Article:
The fact is, lactate testing allows for a more accurate assessment, and therefore more accurate prescription of exercise.

Lactate myths

  • Lactate does not cause a burning sensation in muscles.
  • Lactate is not a waste product it's a fuel source; nearly 4/5 of lactate produced is used again as fuel.
  • Lactate production does not cause muscles to become acidic, it helps prevent muscle acidosis by transporting positive hydrogen ions (thought to be the primary cause of muscle acidity) out of the muscles.
  • Lactate production does not cause muscle fatigue, it helps prevent it by reducing muscle acidity.
  • Massage therapy cannot "clear" lactic acid. Also, we don't know everything about lactate and exercise. As with all science, what is believed to be accurate today may be further confirmed or superseded by a better understanding tomorrow.


There are many terms used in the jargon for lactate testing and training; OBLA (onset of blood lactate accumulation), Lactate Threshold, Anaerobic Threshold, Aerobic Threshold, Lactate Steady State, and Maximum Lactate Steady State, are the most popular. Disagreements surrounding what the appropriate use and definitions of these terms are more academic in nature and don't effect the practical application of lactate testing.

When lactate is lower for a given intensity, a metabolic adaptation has occurred. This helps us determine whether someone is faster because they are simply pushing harder, or if they are faster because they are more fit, and specifically what type of fitness adaptations are occurring - an important determination to make when prescribing exercise.

Blood lactate testing used to be reserved for top athletes due to high cost and limited availability. The Lactate Pro by Arkray Japan was the first analyzer to receive FDA approval, and quickly became the standard portable lactate analyzer world wide for athletic training and research. Other lactate analyzers are also available (Accusport, Accutrend, Lactate Scout, Lactate Plus). Technology has miniaturized and brought the cost of lactate testing down to the mass market level.

Why lactate testing is important

Blood lactate levels provide a clinically accurate measurement of adaptation to exercise. This is important because measuring results allows us to separate training strategies that provide greater results from those that provide lesser results.

At Rhino Fitness we believe that blood lactate testing benefits everyone, not just high performance athletes. Lactate testing is not "athlete" testing, it's human testing.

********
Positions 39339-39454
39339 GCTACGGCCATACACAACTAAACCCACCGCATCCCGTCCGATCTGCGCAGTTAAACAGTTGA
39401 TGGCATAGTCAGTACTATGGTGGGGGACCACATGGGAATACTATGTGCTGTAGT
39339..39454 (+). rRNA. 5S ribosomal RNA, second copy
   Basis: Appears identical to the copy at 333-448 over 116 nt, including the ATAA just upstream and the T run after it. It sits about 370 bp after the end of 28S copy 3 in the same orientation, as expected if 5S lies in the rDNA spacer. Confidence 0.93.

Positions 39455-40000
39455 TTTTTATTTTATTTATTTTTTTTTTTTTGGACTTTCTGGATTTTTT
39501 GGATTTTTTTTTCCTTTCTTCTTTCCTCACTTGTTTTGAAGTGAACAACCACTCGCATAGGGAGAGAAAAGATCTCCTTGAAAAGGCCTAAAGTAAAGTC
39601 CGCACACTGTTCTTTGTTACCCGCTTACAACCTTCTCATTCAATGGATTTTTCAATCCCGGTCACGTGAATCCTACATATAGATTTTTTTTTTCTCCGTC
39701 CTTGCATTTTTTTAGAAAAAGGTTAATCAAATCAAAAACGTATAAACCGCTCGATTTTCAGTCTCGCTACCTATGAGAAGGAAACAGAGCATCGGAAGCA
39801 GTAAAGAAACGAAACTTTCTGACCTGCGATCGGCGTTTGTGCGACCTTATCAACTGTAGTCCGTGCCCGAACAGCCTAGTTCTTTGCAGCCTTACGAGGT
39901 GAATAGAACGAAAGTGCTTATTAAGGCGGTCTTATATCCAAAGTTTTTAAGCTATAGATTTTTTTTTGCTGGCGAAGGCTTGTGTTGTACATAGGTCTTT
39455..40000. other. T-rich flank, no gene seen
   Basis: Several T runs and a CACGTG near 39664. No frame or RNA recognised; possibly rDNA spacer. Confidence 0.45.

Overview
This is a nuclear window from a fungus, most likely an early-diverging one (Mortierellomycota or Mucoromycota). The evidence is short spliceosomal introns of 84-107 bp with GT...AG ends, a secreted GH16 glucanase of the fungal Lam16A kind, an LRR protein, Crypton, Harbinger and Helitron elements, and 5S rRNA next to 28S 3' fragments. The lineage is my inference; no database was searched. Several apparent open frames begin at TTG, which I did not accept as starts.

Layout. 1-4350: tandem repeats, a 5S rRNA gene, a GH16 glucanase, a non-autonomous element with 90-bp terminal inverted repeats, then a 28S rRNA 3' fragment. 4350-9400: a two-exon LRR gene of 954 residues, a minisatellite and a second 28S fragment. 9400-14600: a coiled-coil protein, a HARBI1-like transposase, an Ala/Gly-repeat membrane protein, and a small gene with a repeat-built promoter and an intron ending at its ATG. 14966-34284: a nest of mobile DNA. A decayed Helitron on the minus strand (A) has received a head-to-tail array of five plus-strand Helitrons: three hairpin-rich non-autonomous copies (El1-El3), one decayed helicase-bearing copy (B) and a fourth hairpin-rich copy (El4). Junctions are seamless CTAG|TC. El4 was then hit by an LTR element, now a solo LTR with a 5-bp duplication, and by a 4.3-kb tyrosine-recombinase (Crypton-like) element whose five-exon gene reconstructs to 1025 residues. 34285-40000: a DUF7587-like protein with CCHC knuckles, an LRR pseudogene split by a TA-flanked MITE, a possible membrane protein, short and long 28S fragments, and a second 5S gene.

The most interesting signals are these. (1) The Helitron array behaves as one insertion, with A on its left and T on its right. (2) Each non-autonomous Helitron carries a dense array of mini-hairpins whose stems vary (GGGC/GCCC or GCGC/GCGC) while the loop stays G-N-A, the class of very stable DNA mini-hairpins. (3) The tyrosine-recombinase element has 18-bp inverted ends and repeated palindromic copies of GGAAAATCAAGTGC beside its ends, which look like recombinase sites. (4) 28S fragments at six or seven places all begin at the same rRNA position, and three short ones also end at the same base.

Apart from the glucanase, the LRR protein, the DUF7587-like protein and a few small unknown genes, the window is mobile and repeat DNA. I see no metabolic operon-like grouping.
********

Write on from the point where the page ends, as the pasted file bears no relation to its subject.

If you're human and you exercise, you can benefit from lactate testing. Confused about all the conflicting claims of what intensity to exercise at? Lactate testing will provide clear evidence of what heart rate corresponds with your individual training zones. More importantly, lactate testing can track adaptation indicating the critical moment for updating your exercise program.

Heart rate formulas simply don't work. Blood lactate testing is currently the easiest, cheapest, and most accurate method of determining an individuals personal heart rate zones.

The graph below- taken from this Rhino Fitness article, shows how lactate and heart rate levels change as a person becomes more fit. A heart rate level that represents a high intensity when unfit, will represent a low intensity after a person increases their fitness. At a certain level of fitness development these adaptations begin to level out, but a person is still able to increase how fast they can go for the same heart rate and lactate. Without accurate measuring and the expertise to interpret these measurements, no person could accurately "guess" at what exact point an individuals exercise plan needs amending. But guessing is the only option if one does not measure. - Is your trainer measuring or guessing?

Virtually no popular training plans take these adaptations into consideration. I have never seen any of the "20 minutes 3X per week" promoters, spin classes, aerobics classes, group training classes, or personal trainers ever consider these physiological facts - despite all their hyped claims and boasting that their special "certification" has prepared them to train people. Some running clubs, fitness centres, rehab centres are starting to use lactate testing - finally.

Perhaps as more people in the fitness industry become more ethics and results orientated instead of merely fad and income centered, we will see more of the public having access to real exercise advice instead of the fabricated fodder that is so popular right now.

45 Year Old Male, Exercises Daily; Rhino Fitness Client:

Calories Per/ hr
Heart Rate/ Lactate
February 6, 2003
120 BPM        2.8 mmol/l
February 15, 2003
122 BPM        2.3 mmol/l
March 14, 2003
126 BPM        1.7 mmol/l
July 14, 2003
128 BPM        1.9 mmol/l
January 27, 2004
150 BPM        0.8 mmol/l            

Look at these dramatic - but normal - changes. In order to keep up with this persons increase in fitness, intensity (calories per hour) and heart rate had to be frequently amended in the early stages, but less frequently in later stages. Look at the large change in energy expenditure and comparatively smaller change in heart rate over the first few months. After one year of regular exercise this person could burn off 48% more calories in hour than when they started, and have it feel easier!

This person can easily exercise at 1000 calories per hour - nearly 100% harder than when they started. Have you ever heard of an exercise plan being followed so closely? No? Have you seen the typical 4 to 8 week "training plans" that have arbitrary increases in intensity such 10% increase every week? Sure - they don't require expertise, time, or measuring to make. Just hand out the same program to you that was handed out to the last person. It's a great way to make money, not such a great way to improve your fitness. Make your money work for you - hire a trainer that can do a legitimate assessment of your fitness and provide an updated plan according how you adapt.

50 Year old female making the switch from sedentary to regular exerciser:

Comparing these variables over time allows for an objective analyses of how a person is responding to exercise and helps guide the coaches decision on how to update an exercise program.